When asked of this on Tuesday, Zibelman said: “What do we want to do to make sure we are riding the technology innovation curve in the right way…. it all has to fit.”
And she added for good measure: “The power system works best when we can operate it in accordance with the law of physics. (That means) we need to make sure we have sufficient tools to respond in a real time system.”
On Monday, the mainstream media was still enthralled by Turnbull’s media machine: “Win for Malcolm Turnbull: AGL CEO Andy Vesey backs down over future of Liddell coal-fired power plant,” proclaimed Fairfax.
No, he didn’t. Vesey more or less told Turnbull to stick his ideas about Liddell where the sun don’t shine and the wind don’t blow in polite company. He again made his point that if anything was to be relied upon in an energy crisis, it wouldn’t be Liddell.
It was a nice touch that former UNFCCC secretary Christiana Figueres, a key player in the Paris climate accord to which Australia is a signatory, should be in the country this week. Asked on ABC’s 7.30 report last night about the interest in Liddell, she replied:
“Well, I am admittedly surprised …Maybe it’s because we’re ‘Down Under’ that things are somewhat upside down, because most governments are actually moving to lessen their dependency on coal, for many different reasons in addition to the environmental.”
And, she warned, the world’s carbon budget is being exhausted, and “we are very, very close to not being able to avoid (dangerous climate change) anymore. We are within three years of crossing a threshold that is going to make it very, very difficult to avoid the worst impacts. And we haven’t even seen those worst impacts.”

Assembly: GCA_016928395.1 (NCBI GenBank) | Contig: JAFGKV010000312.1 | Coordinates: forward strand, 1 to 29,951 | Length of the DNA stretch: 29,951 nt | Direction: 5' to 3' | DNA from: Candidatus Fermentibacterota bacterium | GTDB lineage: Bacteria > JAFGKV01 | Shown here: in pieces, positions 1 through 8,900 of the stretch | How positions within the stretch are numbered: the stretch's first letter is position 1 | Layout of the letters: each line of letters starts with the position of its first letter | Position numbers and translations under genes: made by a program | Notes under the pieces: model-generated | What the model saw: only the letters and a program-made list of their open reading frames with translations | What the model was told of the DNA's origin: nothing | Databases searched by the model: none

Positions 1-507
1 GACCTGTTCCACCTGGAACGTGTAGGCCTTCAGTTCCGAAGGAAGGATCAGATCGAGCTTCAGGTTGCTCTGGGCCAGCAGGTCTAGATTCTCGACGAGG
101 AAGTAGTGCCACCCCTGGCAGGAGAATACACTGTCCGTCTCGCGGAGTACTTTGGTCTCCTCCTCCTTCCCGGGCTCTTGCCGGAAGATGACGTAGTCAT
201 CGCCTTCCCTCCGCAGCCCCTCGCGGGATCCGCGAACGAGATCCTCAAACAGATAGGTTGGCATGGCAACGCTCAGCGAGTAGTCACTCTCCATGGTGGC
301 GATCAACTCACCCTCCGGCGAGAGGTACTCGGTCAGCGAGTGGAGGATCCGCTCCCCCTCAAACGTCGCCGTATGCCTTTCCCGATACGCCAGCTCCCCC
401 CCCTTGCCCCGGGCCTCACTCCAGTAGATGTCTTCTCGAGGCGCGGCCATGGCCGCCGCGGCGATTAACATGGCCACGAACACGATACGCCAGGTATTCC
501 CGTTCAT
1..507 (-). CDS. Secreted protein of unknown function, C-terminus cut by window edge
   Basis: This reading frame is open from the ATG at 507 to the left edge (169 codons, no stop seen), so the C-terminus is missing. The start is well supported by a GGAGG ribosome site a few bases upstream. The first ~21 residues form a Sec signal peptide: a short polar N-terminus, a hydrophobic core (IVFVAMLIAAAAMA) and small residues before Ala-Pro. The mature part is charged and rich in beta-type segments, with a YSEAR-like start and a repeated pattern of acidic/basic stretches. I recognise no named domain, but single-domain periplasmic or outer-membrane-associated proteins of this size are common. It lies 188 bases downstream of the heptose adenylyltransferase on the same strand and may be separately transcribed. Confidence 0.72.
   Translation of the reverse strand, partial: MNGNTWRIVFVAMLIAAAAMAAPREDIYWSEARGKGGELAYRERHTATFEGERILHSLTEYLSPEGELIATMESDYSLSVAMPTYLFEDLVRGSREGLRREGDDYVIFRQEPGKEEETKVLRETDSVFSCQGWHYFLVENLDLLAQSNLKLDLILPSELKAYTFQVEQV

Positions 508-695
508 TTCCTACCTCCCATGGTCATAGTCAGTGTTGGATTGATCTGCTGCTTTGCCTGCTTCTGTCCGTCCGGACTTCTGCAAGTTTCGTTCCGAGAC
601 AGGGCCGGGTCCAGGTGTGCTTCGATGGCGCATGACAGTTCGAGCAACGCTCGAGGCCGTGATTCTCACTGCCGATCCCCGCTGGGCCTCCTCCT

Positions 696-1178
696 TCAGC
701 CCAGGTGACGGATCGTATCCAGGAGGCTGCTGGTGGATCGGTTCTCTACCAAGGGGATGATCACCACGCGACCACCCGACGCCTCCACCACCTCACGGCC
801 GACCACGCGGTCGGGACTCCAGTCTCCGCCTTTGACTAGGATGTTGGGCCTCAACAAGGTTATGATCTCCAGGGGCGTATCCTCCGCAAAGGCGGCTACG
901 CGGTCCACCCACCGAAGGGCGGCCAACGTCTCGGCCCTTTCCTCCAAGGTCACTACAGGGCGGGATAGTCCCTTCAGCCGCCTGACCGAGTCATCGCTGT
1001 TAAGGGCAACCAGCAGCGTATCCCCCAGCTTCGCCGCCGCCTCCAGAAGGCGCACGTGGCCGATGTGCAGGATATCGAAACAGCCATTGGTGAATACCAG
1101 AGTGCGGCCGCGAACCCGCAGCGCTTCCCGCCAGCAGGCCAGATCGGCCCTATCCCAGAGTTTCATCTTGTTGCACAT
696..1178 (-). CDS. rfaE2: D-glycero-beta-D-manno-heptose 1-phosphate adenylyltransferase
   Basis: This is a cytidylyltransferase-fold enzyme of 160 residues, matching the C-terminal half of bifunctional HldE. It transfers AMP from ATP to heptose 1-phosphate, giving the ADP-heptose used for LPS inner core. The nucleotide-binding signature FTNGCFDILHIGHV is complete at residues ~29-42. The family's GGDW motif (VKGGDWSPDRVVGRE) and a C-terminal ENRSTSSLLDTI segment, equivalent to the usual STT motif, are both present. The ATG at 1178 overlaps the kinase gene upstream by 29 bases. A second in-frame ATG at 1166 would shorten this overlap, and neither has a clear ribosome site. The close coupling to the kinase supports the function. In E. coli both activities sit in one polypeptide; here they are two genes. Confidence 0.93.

And the Pope also piped in, with a message that could have been directed at both Abbott and Turnbull:
“Those who deny it (climate change) should go to the scientists and ask them. They are very clear, very precise,” the pontiff said Monday during a press conference on the return leg of a five-day Colombia trip.
“A phrase from the Old Testament comes to mind: ‘man is stupid, a stubborn, blind man’,” he added.
“These aren’t opinions pulled out of thin air. They are very clear,” he said.
“They (world leaders) decide and history will judge those decisions,” he added.
And that is the weird part of this whole development. Turnbull was caught out in 2009 when he was pincered by Labor and the climate deniers because he was supporting action on climate change. Now he is trying to pincer Labor by siding with the climate deniers over coal.
It’s not likely to end any better; not for Turnbull, not for consumer bills, not for energy reliability, and not for the planet.